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Backfill uses in mining operations

Mining aims to extract valuable minerals from ground resources, which usually creates voids. The primary function of mine backfills is to help manage the mining operations that create voids. Backfilling is one of the techniques used to improve the flexibility of ore extraction strategies and mostly allows better recovery of orebodies (Potvin et al., 2005; Belem & Benzaazoua, 2008). The use of various backfill types, their specific functions, and their technical aspects are intimately associated with methods of extraction, extraction strategies, and sequences of the extraction process. In practice, the choice of an exploitation method depends largely on the characteristics of the deposit and the rock mass. Mining methods are divided into surface mining methods (e.g., open-pit mining, strip mining) and underground mining methods (Hartman & Britton, 1992; Darling, 2011). Brady & Brown (1985) proposed to divide mining methods into three main categories, as shown in Figure 2-1.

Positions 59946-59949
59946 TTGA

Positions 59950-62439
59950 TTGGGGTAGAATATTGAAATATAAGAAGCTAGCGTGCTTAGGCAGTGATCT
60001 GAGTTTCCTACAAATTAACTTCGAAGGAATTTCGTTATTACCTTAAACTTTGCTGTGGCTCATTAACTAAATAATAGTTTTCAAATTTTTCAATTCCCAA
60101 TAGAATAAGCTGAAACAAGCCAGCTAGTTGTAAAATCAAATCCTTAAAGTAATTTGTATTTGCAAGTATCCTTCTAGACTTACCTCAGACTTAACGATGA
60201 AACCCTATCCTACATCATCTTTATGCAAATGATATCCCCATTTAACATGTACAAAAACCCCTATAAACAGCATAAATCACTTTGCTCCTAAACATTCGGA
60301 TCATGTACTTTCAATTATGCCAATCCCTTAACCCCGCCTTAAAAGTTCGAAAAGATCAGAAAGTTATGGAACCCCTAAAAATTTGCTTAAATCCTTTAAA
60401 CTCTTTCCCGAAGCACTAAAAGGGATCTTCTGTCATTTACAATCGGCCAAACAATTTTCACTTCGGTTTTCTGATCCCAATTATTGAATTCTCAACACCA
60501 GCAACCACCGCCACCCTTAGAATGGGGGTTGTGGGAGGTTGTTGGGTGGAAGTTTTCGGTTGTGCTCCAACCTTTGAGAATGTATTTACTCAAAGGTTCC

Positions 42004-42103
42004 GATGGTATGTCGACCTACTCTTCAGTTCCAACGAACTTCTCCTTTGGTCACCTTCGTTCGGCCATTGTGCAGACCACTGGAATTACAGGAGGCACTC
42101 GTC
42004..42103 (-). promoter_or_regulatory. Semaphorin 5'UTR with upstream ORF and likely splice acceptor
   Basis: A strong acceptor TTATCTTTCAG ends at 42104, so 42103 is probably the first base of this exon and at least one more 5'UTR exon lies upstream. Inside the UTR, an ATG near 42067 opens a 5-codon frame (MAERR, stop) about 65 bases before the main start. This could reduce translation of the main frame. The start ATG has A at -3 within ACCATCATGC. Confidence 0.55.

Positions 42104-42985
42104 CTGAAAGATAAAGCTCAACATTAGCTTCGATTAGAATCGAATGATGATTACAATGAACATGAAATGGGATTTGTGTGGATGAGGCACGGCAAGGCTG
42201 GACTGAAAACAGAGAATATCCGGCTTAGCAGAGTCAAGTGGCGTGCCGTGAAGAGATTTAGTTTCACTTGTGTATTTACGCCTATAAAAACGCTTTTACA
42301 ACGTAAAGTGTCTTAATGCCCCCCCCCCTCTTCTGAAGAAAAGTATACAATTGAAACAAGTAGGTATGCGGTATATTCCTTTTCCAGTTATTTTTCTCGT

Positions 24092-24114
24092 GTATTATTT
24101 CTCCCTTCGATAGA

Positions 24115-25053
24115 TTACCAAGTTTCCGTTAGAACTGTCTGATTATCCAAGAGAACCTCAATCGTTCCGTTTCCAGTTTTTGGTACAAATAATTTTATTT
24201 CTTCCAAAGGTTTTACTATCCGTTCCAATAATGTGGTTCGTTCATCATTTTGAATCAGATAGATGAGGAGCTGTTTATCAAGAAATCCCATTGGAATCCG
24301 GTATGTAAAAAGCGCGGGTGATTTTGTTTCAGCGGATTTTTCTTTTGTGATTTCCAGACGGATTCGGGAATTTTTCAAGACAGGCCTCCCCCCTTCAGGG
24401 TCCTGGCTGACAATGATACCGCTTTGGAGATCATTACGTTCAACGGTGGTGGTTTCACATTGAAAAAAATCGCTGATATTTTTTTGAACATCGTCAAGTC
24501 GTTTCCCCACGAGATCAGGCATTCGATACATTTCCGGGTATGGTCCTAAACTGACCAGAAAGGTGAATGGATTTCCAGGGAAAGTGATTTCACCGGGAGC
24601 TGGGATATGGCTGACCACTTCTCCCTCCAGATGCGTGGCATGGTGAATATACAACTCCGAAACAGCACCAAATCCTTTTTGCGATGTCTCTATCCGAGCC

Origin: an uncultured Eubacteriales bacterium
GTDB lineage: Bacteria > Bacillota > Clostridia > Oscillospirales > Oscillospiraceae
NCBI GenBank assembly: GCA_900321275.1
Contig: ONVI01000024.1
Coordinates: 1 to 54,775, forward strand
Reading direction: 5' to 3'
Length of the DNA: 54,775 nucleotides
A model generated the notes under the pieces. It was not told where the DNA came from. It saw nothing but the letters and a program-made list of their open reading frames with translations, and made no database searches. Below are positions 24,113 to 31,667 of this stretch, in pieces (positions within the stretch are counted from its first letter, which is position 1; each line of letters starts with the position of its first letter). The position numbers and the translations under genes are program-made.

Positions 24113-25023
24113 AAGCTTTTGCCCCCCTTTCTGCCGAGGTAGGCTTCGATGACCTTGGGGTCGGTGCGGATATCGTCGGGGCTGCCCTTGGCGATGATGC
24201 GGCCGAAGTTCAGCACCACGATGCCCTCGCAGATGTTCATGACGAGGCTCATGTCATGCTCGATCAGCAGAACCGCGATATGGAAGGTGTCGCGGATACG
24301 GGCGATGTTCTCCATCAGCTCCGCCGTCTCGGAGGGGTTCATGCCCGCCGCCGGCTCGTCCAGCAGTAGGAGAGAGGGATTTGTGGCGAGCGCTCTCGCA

Types of mine backfills

As explained above, safety and environmental factors have led mining companies to consider backfilling mine wastes to prevent the mine from collapse during later and deeper mining phases, ground subsidence during mine abandonment, and environmental pollution. Mine waste surface disposal (i.e. waste rock and tailings) can be minimized by backfilling, which can help prevent acid mine drainage generation (Aubertin et al., 2002; Bussiere, 2007; Belem et al., 2000; Benzaazoua et al., 2004; Belem & Benzaazoua, 2008).